"Traceability" is the word of the moment.
The EU demands that almost anything that is manufactured, particularly food products, must be traceable, a process which demands a paper trail from the manufacturer to the retailer. Bureaucrats love this process as it produces paperwork and where would they be if they didn't have paperwork to manage. I'm sure it has existed ever since papyrus was invented, and one can envisage the site engineer at the pyramids receiving an appropriate certificate for every stone block that was brought to the site.
Unfortunately, that is all it is, bits of paper, often adorned with the rubber stamps of the people through whose hands they have passed. Frequently they are not even read and one suspects that little attempt is made to validate their authenticity. And of course, the system relies on everybody in the chain telling the truth, which is a very rash assumption indeed. Even without any real fraud, it is quite easy to imagine a meat processing plant with a batch of perfectly good traceable beef about to leave for the burger manufacturers, when it is discovered to be a few pounds underweight. So easy to add a bit from the another batch which might be beef, but equally might be horse. In general terms, such a system will work within the UK where the majority of those involved are basically honest, but who is going to trust a piece of paper issued by a Romanian abattoir to a French processor? Obviously Findus did, but you and I certainly wouldn't!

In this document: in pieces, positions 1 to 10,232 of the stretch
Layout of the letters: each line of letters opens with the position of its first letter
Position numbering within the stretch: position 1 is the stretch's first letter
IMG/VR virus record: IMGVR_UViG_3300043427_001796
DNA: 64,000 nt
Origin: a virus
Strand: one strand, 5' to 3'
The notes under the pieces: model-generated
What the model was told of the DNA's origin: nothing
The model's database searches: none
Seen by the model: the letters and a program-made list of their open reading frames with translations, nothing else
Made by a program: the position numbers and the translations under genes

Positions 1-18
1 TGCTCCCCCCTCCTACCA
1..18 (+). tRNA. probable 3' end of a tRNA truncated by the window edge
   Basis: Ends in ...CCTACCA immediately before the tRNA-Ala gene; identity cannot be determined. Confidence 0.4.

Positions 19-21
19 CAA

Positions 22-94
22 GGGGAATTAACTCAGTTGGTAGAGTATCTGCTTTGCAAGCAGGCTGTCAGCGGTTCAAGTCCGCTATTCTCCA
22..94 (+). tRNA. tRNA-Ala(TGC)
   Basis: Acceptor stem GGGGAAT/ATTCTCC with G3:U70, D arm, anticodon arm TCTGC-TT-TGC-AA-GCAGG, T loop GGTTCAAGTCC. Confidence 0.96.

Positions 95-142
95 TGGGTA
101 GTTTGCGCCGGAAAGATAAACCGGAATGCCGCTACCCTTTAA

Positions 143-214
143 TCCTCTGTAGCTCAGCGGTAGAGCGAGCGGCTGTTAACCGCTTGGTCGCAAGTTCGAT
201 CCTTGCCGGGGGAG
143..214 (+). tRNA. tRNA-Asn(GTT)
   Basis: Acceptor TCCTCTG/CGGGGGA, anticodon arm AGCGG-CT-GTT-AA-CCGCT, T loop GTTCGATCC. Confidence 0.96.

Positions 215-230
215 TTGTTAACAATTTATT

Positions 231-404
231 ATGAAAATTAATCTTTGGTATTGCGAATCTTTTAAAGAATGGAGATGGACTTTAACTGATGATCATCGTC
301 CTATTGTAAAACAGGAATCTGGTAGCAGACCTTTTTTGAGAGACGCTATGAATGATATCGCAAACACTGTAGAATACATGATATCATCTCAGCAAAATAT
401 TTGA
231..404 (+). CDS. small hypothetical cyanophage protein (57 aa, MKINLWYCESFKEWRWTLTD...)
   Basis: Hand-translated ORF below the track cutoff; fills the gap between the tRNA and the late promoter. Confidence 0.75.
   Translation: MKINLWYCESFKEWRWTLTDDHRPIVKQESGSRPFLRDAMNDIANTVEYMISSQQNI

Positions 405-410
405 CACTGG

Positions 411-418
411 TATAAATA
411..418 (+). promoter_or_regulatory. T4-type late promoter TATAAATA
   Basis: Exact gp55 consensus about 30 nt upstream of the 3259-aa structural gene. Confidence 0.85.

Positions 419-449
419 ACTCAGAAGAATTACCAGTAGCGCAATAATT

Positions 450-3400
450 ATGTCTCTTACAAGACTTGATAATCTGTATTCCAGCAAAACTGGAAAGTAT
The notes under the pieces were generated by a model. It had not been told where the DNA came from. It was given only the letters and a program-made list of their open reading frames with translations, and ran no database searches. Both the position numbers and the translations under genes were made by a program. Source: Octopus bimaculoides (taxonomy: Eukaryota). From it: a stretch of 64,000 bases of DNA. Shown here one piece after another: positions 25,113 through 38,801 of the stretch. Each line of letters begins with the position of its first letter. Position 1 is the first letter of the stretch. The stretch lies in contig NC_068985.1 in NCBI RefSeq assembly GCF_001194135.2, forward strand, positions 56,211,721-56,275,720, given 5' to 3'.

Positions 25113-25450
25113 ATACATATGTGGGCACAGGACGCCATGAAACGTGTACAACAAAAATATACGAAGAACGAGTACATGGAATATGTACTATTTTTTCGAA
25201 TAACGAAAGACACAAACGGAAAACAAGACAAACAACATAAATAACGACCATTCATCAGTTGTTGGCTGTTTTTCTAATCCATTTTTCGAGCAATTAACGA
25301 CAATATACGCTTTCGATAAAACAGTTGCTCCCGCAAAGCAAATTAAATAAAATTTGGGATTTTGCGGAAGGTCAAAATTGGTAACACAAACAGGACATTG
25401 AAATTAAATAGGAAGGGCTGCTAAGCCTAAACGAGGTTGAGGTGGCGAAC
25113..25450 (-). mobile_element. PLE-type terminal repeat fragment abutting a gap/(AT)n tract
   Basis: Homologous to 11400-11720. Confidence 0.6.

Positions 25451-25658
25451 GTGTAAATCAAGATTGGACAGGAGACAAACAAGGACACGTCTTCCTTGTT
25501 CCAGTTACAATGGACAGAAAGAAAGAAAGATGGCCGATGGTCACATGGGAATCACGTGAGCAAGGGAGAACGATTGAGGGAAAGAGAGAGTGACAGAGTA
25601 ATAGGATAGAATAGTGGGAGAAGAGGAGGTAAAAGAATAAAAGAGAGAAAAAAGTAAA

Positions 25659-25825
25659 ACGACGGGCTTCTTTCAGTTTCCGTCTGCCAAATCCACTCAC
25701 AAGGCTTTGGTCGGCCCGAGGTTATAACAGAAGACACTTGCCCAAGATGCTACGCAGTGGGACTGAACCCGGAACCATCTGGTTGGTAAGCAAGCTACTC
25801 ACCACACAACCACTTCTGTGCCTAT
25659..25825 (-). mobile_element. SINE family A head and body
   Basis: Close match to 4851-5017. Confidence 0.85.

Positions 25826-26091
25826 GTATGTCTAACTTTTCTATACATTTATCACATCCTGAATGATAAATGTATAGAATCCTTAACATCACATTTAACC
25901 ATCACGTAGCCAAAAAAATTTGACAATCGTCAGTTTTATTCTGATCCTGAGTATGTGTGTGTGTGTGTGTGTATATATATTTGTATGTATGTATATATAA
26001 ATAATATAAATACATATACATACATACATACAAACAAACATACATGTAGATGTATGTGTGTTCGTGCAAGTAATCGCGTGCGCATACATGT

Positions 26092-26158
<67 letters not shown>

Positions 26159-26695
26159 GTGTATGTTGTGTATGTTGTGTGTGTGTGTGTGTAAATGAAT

I first met this problem when I was a junior engineer in the civil service and was sent to inspect some radio equipment at a well known manufacturer's premises. The Chief Inspector met me and led me to an office and presented me with the documentation, which it was assumed that I would examine. There were documents certifying the origin of the components from approved suppliers, test and inspection certificates produced during the manufacturing process, you name it, there was an appropriate piece of paper; the only incomplete document being the certificate of satisfaction that I would sign in due course. To the considerable consternation of the company's chief inspector, I announced that I would first examine the equipment, that I would pick out one and have it on the test bench. There was even greater consternation when it was discovered that it had all been crated ready for shipment!
And this is what I suspect happens with most of these paper "traceability" systems, as long as the paper is correct nobody even bothers to look at the actual product. As long as the paper is correct all must be well!
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